In the past, mothers have had the power in the custody courtroom. The mother is often given custody as a result of female stereotypes and age-old parental roles. She is seen as nurturing, selfless, and “the primary parent” whereas fathers can be seen as careless and unfit to care for a child on his own. Though times have changed and these parental stereotypes have been proven inaccurate, fathers continue to fall short in the courtroom.
Joint custody is the most common decision made because it is thought that a child should be raised by both of his/her parents. Joint custody may allow for both parents to be in the child’s life, but not necessarily in equal amounts. Illinois ranks in the bottom five states for the amount of custody time allotted to fathers. These children only spend an average of 23.1 percent of their time each year with their dad, giving the mother the other 3/4 of their time. The United States may be moving towards eliminating gender bias; however, the state of Illinois is in 47th place in the U.S. for the amount of custody time fathers are provided.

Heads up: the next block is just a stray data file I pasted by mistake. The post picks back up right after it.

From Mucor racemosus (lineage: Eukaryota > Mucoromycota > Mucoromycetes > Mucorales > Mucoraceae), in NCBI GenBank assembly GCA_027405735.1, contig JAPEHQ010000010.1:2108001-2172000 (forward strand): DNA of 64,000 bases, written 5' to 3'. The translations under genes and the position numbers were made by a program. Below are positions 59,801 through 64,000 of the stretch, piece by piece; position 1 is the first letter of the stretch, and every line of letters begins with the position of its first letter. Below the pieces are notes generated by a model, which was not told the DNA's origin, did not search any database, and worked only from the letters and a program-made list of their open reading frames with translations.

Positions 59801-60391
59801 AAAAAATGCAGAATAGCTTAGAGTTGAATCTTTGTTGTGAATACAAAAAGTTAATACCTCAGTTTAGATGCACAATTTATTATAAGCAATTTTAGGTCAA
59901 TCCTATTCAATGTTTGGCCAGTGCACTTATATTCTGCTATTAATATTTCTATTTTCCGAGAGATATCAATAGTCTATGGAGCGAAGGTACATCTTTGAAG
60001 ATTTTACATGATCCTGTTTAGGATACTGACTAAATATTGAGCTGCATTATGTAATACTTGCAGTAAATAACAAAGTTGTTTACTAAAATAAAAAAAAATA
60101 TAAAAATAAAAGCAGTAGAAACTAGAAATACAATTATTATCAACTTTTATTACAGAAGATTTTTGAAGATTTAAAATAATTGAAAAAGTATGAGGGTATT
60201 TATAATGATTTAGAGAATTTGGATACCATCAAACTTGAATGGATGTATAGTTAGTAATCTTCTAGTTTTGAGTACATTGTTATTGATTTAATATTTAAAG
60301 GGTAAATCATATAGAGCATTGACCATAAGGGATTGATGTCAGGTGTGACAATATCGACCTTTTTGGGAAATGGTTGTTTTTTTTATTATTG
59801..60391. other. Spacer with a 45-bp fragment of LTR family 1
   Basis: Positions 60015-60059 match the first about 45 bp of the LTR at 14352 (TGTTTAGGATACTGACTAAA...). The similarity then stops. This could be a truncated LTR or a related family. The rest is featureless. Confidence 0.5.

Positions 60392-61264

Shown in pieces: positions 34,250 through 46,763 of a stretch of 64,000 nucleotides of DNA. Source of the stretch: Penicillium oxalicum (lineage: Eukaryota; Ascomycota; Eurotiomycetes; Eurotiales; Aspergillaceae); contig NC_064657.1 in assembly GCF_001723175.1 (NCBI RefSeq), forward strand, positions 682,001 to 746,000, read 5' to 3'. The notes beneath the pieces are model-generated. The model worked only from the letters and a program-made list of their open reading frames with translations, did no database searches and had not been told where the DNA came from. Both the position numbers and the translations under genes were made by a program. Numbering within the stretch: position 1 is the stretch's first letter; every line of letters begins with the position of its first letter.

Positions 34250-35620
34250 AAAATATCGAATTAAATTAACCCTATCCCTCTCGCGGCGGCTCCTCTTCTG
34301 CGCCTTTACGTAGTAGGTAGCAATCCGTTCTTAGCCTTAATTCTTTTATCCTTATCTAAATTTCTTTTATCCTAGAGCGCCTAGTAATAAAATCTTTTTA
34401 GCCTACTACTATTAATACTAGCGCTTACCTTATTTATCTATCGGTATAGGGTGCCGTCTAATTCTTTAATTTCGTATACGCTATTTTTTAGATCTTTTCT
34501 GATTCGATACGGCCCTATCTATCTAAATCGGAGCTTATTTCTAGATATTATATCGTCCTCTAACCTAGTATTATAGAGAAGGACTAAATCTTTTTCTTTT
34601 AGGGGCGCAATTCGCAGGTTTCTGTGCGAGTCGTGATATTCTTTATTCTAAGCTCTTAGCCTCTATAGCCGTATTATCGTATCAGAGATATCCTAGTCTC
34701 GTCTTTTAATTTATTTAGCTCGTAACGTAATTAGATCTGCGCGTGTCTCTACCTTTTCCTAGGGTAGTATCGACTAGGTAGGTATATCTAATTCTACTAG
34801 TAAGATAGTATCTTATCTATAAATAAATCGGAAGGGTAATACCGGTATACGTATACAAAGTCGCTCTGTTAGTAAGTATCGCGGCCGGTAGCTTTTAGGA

Though joint custody is often best for the child, not all situations allow for this to happen. Extenuating circumstances force judges to choose one parent over the other, leading to the impossible choice of giving full custody to one parent. According to the 2016 U.S. Census Report, fathers only win primary custody 17.5 percent of the time. Laws may have been passed stating that there is no custody preference for women over men, but the data shows otherwise.
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